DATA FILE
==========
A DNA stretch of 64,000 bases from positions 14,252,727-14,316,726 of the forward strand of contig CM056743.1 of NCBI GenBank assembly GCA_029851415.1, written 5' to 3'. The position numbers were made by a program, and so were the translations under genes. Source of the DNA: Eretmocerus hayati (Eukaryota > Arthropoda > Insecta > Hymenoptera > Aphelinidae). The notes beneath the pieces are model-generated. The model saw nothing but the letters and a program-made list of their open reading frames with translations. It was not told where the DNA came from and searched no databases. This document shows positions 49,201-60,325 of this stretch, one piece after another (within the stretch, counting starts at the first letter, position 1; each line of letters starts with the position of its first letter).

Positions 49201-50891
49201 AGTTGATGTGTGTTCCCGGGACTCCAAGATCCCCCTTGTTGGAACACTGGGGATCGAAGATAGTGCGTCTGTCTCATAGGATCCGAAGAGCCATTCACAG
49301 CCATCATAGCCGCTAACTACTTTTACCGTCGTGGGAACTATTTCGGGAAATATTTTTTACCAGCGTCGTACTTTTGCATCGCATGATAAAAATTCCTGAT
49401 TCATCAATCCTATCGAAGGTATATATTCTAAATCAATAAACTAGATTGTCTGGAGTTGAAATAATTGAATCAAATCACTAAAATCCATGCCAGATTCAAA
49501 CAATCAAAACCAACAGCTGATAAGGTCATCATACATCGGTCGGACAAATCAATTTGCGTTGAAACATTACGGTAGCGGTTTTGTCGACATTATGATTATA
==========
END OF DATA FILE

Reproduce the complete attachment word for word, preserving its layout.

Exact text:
A DNA stretch of 64,000 bases from positions 14,252,727-14,316,726 of the forward strand of contig CM056743.1 of NCBI GenBank assembly GCA_029851415.1, written 5' to 3'. The position numbers were made by a program, and so were the translations under genes. Source of the DNA: Eretmocerus hayati (Eukaryota > Arthropoda > Insecta > Hymenoptera > Aphelinidae). The notes beneath the pieces are model-generated. The model saw nothing but the letters and a program-made list of their open reading frames with translations. It was not told where the DNA came from and searched no databases. This document shows positions 49,201-60,325 of this stretch, one piece after another (within the stretch, counting starts at the first letter, position 1; each line of letters starts with the position of its first letter).

Positions 49201-50891
49201 AGTTGATGTGTGTTCCCGGGACTCCAAGATCCCCCTTGTTGGAACACTGGGGATCGAAGATAGTGCGTCTGTCTCATAGGATCCGAAGAGCCATTCACAG
49301 CCATCATAGCCGCTAACTACTTTTACCGTCGTGGGAACTATTTCGGGAAATATTTTTTACCAGCGTCGTACTTTTGCATCGCATGATAAAAATTCCTGAT
49401 TCATCAATCCTATCGAAGGTATATATTCTAAATCAATAAACTAGATTGTCTGGAGTTGAAATAATTGAATCAAATCACTAAAATCCATGCCAGATTCAAA
49501 CAATCAAAACCAACAGCTGATAAGGTCATCATACATCGGTCGGACAAATCAATTTGCGTTGAAACATTACGGTAGCGGTTTTGTCGACATTATGATTATA